Our post on Google Earth 6.1 covered all of the details that we could find about the newest release of Google Earth, but Google just unveiled a few more — some nice KML changes for developers.
The first is a change to the way line labels are displayed. Labels are now turned off by default in Google Earth 6.1, but you can add them at the midpoint of regular lines by using the new <gx:labelVisibility> in a <LineStyle>. Here’s an example KML, as well as a screenshot below.
Improved handling of Street View in Tours
Google Earth 6.1 added some nice improvements to the Street View feature, including a wider field-of-view to match the Google Maps Street View experience. Because Maps and Earth had a different field of view, Tours that used Street View elements would always stay consistent when viewed later. You can now use the <gx:horizFov> in your <Camera> and <LookAt> tags to remedy this. Below is a video showing this change, and here is the KML file to see it for yourself.
Paul McCartney is in the middle of his brief “On The Run” tour, performing in various North American stadiums to huge crowds.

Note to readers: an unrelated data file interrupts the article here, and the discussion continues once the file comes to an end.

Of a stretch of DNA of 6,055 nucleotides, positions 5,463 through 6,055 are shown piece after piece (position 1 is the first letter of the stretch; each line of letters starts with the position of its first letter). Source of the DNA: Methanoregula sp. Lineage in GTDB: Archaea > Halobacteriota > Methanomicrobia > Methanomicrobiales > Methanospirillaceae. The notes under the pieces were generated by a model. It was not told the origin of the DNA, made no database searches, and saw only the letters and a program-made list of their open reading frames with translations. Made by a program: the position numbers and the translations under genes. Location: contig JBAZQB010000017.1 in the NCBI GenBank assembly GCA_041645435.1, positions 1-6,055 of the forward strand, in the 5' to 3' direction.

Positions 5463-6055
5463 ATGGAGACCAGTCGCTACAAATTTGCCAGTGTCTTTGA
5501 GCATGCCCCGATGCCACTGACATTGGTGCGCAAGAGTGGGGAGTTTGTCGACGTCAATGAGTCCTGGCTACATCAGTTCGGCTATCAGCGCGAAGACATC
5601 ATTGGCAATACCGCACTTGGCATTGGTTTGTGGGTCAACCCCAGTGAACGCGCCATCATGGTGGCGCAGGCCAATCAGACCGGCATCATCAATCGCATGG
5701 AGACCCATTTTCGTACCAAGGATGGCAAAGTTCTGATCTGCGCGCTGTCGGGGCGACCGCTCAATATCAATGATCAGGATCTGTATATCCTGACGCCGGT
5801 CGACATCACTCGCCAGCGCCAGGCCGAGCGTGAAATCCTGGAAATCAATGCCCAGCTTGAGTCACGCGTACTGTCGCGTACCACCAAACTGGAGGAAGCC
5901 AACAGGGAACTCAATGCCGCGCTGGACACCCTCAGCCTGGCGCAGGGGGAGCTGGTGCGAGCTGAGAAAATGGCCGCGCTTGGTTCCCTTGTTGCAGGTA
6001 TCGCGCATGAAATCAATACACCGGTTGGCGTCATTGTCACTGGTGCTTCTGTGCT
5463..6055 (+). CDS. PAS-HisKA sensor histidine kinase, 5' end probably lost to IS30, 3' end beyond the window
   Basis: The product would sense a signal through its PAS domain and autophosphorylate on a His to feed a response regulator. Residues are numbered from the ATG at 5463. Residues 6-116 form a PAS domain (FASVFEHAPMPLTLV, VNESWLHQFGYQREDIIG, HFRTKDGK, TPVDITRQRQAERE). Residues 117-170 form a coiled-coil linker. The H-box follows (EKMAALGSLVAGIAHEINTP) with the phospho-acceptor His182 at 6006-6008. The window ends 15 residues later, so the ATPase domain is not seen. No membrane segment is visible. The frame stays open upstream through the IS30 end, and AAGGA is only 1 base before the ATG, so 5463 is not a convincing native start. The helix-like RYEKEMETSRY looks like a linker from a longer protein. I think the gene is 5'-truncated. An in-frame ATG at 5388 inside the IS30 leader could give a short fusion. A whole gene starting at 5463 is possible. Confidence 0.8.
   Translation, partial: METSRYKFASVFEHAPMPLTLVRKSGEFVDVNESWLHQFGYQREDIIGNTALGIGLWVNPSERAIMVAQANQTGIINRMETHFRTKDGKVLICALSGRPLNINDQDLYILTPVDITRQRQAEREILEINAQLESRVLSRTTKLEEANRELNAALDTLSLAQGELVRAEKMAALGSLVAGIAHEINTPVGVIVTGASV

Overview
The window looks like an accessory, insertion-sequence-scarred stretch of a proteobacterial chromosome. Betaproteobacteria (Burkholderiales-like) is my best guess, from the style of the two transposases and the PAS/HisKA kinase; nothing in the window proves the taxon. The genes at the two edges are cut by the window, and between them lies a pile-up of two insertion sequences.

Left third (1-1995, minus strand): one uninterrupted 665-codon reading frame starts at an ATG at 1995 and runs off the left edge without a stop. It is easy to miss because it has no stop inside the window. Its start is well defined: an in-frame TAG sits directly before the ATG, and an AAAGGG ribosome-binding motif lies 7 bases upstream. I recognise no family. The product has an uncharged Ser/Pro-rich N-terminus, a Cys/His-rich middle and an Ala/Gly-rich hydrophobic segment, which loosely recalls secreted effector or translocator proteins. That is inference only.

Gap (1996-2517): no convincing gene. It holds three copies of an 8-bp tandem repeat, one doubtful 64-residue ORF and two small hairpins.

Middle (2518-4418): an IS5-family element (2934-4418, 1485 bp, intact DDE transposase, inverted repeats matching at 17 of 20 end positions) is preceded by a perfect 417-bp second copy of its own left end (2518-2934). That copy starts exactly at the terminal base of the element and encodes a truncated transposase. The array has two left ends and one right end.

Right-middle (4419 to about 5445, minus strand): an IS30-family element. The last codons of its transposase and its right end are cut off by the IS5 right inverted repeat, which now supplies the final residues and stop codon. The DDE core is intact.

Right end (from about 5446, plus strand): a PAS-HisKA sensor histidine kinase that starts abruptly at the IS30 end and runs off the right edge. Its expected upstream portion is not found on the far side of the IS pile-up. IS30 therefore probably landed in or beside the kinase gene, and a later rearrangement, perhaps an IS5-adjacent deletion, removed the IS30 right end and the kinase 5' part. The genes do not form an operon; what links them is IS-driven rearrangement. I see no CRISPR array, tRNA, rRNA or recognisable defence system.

In a few days (this Sunday and Monday) he’ll be playing in Chicago’s Wrigley Field, and concept3D has built a really neat tool to help show you what the view will look like from your seat.
It reminds me a bit of Room77, which allows you to preview your hotel room in Google Earth. As Google Earth continues to become more realistic, especially with 3D buildings and trees, tools like these will likely become more common and more useful.
One of the best parts of this Wrigley/McCartney model is the drop-down menu in the KMZ file itself. If you expand (+) the folder once it’s loaded in your “Places” sidebar, you can click the section where you’ll be sitting and the camera will automatically fly around to show you what your view will look like from that section. You can get the KMZ file here, but be warned that it’s quite a large file at around 10MB.
If you don’t wish to load the full file, concept3d has created a short video to show you around the model:
We’ve shown you some of concept3d’s work in the past, including the excellent 3D Virtual Campus at Northeastern University. They’re a custom Google Earth modeling shop, and certainly a good one to contact if you need some 3D work done for a project.
I hope to see more of this kind of work done for various events in the future, as it’s a grea way to preview what kind of view you’ll have from your seats.
As we’ve seen over the years, Google Earth is an amazing tool for data visualization. We’ve shown you tools for visualizing census data, CO2 emissions and a variety of other items. DataAppeal is a new data visualization company that is doing some neat stuff. They allow you to upload XLS files, which are then converted into 3D models and/or animations. The resulting models are quite well-done, as seen here:
Because they’re a young company and are still building our their product, it’s entirely free to use right now. That will likely change in the future, but hopefully they’ll continue to provide a free option.